Wage cuts imposed on Riverview teachers

Sunday Times Newspapers

RIVERVIEW — The Riverview Board of Education voted unanimously to impose a new salary structure for its teacher that includes wage cuts up to 5.5 percent.

The new contract affects the wages of all 136 teachers in the district for the 2013-14 school year. Teachers with 11 to 20 years of experience will see the biggest cut with a 5.5 percent reduction in pay, while teachers with less than 10 years of experience will receive a 2.5 percent cut in wages and a 4.5 percent cut to the wages for teachers with more than 20 of experience.

Teachers will now be required to contribute 20 percent of their health benefits. The imposed contract will expire Aug. 31, 2014.

Supt. Russell Pickell said the goal of the board was to bring its funds to a level 15 percent above its expenditures. He said that while the imposed contract involves cuts to wages, there is a provision that allows any revenue above a $350,000 baseline to be distributed on a prorated basis in the future.

The Board of Education and the Riverview Education Association reached a tentative agreement in March on all open issues, he said, but could not settle the dispute over the salary structure and they had been at impasse since. The contract was implemented because the parties could not agree on terms for a new collective bargaining agreement.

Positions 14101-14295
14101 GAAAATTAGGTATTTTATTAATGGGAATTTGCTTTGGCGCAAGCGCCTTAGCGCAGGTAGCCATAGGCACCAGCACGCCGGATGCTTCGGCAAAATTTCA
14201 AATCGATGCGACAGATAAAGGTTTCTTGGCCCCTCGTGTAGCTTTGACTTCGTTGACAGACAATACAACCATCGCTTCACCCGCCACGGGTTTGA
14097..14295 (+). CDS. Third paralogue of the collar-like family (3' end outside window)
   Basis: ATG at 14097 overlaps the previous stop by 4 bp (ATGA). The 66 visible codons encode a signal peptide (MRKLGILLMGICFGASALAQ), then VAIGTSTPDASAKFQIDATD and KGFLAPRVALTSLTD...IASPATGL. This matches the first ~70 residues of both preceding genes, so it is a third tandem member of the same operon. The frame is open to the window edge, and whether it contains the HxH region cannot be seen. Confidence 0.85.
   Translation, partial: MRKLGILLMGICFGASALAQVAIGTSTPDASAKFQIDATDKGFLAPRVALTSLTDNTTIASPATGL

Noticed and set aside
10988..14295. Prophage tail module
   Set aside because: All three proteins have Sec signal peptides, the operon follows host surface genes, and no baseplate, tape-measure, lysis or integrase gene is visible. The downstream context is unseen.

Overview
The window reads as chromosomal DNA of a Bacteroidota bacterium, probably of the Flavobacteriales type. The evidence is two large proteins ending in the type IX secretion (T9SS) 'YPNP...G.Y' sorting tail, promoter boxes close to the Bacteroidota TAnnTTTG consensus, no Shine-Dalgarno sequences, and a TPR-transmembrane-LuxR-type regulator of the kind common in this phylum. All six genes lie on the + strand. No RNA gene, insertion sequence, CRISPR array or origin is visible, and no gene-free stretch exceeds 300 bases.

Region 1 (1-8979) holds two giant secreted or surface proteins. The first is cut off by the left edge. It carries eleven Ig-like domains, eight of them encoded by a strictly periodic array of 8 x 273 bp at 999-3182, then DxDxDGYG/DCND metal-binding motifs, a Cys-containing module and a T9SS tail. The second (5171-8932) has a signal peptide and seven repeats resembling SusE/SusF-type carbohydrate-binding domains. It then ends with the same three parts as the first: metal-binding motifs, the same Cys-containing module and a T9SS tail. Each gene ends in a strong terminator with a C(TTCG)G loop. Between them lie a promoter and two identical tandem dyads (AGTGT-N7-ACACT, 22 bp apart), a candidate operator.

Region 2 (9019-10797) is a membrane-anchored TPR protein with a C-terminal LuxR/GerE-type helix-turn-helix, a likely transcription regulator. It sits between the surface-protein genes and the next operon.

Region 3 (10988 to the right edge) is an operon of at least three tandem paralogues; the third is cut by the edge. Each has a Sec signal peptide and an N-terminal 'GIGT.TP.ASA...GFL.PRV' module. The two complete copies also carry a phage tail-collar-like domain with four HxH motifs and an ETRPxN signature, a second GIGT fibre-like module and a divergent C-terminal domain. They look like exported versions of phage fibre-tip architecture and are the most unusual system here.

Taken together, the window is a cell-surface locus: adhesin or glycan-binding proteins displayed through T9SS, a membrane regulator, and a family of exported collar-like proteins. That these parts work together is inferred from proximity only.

“Both sides bargained in good faith for over two years,” Pickell said. “Each side felt they were representing their people to the best of their abilities. This agreement reflects the fiscal responsibility necessary to keep our district strong and healthy.”

School Board Trustee Amy Wright said both sides reached an agreement in March, but the REA did not ratify the agreement and neither side could agree on new terms.

“No one wins in this situation,” Wright said. “But, this is the time to get back together and concentrate on what is important to all of us: the education of our children.”

Board President Shawn Filkins said the board has been operating efficiently over the last five years and an agreement needed to be reached to ensure their responsibility to their students and the budget.

“We all have a great deal of respect for our teachers and the work they do,” Filkins said. “Imposing this contract is not something we want to do, it is something we have to do to provide financial stability to our district and provide for our children’s future.”

(Gabriel Goodwin can be reached at ggoodwin@bewickpublications.com.)